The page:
“And Then There Were None” took the stage and “took out” the majority of its cast members 

(From left to right) is senior Hollis Masterson, sophomore Ellen Terezino, and senior Elias Nagel-Bennet who all look towards the opposite side of the stage. They listen as the characters tell their story and defend their alibies after the murder.

Kendall Sloan, Instagram Team

A guest in the home of the Owens’, Angela Maston, played by sophomore Ellen Terezino, suddenly collapses to the ground. A small crowd gathers around her as another guest notices the poison in her cup and speaks out, declaring the young woman dead.

The murder mystery “And Then There Were None” hit the stage of our very own Kasdorf auditorium and ran from Thursday, May 6, to Sunday, May 8. It was a great success and shocked audiences by quite nearly killing off all its characters in some fashion or another. 

Most characters sported some variation of a British accent to fit more into their characters. Costumes typically included suits, dresses, loafers, and heels to fit in with the time period and because the characters were all intended to be some sort of professionals; a doctor, a secretary and so on. 

This production was quite easy on the backstage crew as there was only one set, so cast members really had to convey their message through their actions and dialogue instead of relying on background interest. 

The performance began with a gathering of strangers at a mansion on an island in the south of England.  They speak amongst themselves and introduce one another as the first act progresses. However, as the characters start dying under suspicious circumstances, it is revealed that none of the characters actually know their host, and a hunt to find the killer ensues.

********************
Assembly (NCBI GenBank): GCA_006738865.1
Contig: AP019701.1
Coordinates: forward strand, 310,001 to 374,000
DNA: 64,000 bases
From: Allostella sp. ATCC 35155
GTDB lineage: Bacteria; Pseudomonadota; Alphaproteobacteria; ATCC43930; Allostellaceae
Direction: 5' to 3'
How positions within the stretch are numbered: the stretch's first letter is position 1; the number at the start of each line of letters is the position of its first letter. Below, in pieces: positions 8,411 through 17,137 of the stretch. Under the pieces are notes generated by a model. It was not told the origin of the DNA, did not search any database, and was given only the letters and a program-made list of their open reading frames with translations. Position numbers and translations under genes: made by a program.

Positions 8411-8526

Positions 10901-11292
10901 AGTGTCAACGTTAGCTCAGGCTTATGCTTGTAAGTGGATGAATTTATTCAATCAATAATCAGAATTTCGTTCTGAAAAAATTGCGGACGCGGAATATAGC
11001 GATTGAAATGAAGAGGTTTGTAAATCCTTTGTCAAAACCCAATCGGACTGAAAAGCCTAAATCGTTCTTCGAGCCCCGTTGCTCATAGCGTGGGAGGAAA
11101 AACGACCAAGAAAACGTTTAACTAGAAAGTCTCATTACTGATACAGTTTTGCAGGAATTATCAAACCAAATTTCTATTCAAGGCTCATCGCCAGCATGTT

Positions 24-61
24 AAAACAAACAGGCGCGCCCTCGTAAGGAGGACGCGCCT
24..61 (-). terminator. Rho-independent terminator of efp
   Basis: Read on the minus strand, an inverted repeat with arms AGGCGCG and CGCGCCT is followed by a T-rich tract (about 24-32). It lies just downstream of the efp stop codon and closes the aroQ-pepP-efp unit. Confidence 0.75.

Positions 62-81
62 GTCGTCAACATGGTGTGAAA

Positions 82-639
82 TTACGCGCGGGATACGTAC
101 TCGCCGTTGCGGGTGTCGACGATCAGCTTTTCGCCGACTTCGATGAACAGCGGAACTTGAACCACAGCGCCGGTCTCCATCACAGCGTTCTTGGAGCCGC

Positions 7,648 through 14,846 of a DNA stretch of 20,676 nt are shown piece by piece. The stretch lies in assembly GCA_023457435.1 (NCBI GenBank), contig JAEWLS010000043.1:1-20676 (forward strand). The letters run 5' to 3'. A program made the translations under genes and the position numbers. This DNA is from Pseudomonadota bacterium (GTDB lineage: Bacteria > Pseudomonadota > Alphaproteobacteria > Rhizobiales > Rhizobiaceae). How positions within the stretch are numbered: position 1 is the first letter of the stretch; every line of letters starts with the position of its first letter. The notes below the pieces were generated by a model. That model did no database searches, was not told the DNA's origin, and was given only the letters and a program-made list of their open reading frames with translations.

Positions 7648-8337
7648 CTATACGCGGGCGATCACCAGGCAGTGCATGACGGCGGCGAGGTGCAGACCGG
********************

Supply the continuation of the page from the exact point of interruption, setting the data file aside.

The characters start to blame each other for the deaths, but as soon as one person is blamed, they are killed off. In the end, the character played by Elias Nagel-Bennet was the killer, even going so far as to fake his own death to throw the scent off. 

Senior Sagan Barber, who played Vera Claythorne, a secretary and lead female role in the play, really enjoyed bringing her own character to life and showing her evolution throughout the performance. 

“She has a kind of development over the course of the play,” Barber said, “and it was very fun to be able to play with that.” 

Barber played a significant part in the murder mystery, but she didn’t always have the speaking part and had to find other opportunities to portray the personality of their character. 

“There were a few scenes where I myself didn’t have that many lines, but I had to react to things that were happening with other characters,” Barber said, “and so it was fun finding little ways to show my character through the reactions to other peoples lines.” 

Fitting in with the murder mystery theme, senior Liam Braun who played Captain Laumbard, a prominent member of the cast, said he actually enjoyed the murder scenes. 

“It was fun to kind of stage those out,” Braun said, “because it’s so dramatic and ridiculous.”